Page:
Morning Links: Dallas Edition

Gabriel Dawe's Plexus No. 4, made from Gütermann thread, wood, and nails was on view at the Dallas Contemporary in 2010. COURTESY FLAVORWIRE

Gabriel Dawe’s Plexus No. 4, made from Gütermann thread, wood, and nails, was on view at the Dallas Contemporary in 2010.COURTESY FLAVORWIRE

Sixteen Romanesque Biblical manuscripts known together as as “The Idda Collection” will go on display, for sale, at the Les Enluminures Gallery in New York from April 9-May 2. Dated between 980-1240, the manuscripts are priced from $180,000 to $6.5m—the latter is the asking price for a tenth-century Latin Liesborn Gospel Book in near-perfect condition. [The Art Newspaper]

On Friday morning, a construction crane fell on the roof of the Dallas Museum of Art,  causing slight damage to the building and narrowly missing Ave, a sculpture by Mark Di Suvero. (Coincidentally, Suvero had trained as a crane operator to make the 12,000-pound sculpture.) Only the south end of the museum is closed temporarily. [Dallas Morning News]

Dallas’s SOLUNA International Music & Arts Festival will be renamed the Nancy A. Nasher and David J. Haemisegger Family SOLUNA International Music & Arts Festival in honor of Nasher and Haemisegger’s recently announced five-million-dollar gift to the Dallas Symphony Orchestra. The Dallas Symphony Orchestra organizes the festival, which features artists like Pipilotti Rist, Alex Prager, and Yael Bartana. [Artforum]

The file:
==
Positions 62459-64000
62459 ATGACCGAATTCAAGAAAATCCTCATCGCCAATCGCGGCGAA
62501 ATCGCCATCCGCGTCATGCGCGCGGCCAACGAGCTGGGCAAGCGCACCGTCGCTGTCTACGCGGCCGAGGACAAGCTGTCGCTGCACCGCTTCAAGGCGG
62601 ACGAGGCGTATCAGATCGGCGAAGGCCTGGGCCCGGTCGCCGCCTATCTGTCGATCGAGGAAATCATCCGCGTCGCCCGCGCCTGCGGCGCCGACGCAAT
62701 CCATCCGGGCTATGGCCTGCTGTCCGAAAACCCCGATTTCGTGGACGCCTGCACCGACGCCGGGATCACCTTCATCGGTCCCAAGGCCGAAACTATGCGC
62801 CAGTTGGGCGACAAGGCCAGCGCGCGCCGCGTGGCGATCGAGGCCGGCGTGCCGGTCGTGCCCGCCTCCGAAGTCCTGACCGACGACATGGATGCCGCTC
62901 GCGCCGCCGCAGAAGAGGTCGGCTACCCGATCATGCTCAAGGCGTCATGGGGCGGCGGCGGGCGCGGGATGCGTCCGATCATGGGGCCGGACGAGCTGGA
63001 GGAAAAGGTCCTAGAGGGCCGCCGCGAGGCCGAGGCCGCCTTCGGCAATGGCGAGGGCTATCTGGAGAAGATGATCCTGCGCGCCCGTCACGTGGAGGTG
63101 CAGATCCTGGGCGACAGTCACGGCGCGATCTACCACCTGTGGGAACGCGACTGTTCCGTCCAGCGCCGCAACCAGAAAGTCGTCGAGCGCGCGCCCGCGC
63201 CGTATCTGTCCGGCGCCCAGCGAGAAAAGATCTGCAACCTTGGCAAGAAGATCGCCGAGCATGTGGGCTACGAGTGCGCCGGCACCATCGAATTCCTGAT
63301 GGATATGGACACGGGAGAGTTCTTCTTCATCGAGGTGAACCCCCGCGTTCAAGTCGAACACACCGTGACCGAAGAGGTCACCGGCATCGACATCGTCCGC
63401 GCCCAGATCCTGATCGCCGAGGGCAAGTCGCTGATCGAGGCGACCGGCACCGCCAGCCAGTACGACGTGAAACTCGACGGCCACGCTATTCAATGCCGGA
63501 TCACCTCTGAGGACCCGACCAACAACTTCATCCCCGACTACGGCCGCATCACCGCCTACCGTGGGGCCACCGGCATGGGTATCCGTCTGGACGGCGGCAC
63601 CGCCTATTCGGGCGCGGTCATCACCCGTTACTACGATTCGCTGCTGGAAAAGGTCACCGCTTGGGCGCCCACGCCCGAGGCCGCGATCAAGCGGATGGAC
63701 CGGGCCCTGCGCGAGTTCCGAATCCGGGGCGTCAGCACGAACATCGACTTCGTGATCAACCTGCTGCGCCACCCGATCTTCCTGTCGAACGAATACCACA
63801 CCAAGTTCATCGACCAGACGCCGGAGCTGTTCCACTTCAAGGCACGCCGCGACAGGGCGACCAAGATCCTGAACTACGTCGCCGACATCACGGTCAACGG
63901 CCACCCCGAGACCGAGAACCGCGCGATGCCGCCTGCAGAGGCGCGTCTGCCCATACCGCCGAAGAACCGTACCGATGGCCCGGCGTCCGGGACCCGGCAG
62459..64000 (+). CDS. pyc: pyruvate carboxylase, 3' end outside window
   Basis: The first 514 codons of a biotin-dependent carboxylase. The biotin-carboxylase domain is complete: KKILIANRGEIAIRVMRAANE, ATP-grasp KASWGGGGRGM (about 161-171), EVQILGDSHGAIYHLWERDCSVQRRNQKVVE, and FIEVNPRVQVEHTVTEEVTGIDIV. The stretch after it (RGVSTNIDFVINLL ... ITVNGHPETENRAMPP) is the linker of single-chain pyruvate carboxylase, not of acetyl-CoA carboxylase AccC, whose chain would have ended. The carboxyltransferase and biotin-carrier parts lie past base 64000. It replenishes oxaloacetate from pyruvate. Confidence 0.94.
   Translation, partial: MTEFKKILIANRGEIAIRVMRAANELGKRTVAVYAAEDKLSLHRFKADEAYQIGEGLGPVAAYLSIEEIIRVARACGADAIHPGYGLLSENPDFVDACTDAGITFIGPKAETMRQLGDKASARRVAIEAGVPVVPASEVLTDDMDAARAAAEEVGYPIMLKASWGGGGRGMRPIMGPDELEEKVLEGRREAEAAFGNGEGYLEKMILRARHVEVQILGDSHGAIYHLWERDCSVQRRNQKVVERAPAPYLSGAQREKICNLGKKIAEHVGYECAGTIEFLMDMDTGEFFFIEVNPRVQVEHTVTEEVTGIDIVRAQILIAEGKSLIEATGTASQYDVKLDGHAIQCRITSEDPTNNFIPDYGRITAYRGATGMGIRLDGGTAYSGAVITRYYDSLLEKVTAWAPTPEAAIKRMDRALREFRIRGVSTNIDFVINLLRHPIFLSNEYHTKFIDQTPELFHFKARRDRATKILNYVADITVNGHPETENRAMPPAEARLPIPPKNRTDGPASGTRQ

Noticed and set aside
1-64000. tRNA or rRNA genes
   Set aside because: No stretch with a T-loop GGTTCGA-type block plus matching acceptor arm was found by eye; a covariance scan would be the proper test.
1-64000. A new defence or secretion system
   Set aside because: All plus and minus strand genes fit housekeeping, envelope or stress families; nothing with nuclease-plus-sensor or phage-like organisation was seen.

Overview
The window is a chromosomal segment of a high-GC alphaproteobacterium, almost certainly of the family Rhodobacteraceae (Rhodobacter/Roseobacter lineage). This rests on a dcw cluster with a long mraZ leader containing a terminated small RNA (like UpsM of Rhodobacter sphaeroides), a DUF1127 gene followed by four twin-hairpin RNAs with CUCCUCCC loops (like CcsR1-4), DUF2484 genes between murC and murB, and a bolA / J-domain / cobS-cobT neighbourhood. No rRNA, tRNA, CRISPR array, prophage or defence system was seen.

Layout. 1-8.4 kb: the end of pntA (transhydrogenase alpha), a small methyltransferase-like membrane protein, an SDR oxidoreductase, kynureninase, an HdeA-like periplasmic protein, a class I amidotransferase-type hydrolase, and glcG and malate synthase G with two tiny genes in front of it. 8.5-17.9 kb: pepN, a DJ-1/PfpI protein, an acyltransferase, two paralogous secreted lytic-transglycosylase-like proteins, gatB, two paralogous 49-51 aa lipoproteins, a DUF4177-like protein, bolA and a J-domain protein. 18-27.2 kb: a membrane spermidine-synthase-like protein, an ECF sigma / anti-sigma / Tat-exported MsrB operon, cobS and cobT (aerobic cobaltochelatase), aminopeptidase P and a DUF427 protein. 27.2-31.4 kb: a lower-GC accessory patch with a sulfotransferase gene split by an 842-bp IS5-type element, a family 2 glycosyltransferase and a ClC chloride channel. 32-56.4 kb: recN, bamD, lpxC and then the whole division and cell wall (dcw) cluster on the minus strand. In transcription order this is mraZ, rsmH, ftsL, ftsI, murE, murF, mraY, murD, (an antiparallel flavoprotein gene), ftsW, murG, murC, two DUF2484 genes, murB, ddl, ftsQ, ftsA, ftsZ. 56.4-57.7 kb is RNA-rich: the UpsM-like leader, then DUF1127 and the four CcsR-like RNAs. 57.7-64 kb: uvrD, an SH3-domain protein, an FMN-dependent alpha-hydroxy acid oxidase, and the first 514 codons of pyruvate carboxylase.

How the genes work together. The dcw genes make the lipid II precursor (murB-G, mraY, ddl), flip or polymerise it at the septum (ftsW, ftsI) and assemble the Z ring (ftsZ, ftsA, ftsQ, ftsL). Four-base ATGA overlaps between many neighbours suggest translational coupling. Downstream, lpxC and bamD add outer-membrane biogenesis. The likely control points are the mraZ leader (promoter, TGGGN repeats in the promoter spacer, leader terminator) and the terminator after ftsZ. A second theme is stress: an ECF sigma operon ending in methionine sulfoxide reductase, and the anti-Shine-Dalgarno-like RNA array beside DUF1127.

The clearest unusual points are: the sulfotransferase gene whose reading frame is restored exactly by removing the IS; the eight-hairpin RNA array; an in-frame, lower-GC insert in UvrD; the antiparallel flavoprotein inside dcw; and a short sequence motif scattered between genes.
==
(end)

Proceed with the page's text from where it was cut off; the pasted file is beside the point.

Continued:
Richard Phillips, an artist known for his large-scale, pop culture-themed paintings, has been voted to the board of directors of the Dallas Contemporary, a non-collecting contemporary art museum founded in 1978. [Artforum]

Christian Keesee has donated fifty Brett Weston photos to the Oklahoma City Museum of Art. Keesee has already donated 410 Weston photos to the museum over the past ten years. [The Oklahoman]

Artist Caitlin Cherry has been selected as one of five winners of the Leonore Annenberg Fellowship Fund for the Performing and Visual Arts. She and four others—soprano Julia Bullock, pianist Sean Chen, actress, writer, and filmmaker McKenzie Chinn, and dancer Joseph Gorak—will receive stipends totaling $300,000. (Cherry will receive $50,000.) [The New York Times]

The headline for this article reads, “Someone put their sunglasses and watch down in an art gallery—and people thought it was a piece of art.” [Mirror]

Museums have begun “deaccessioning” works due to lack of funds and and debt. [Smithsonian Magazine]

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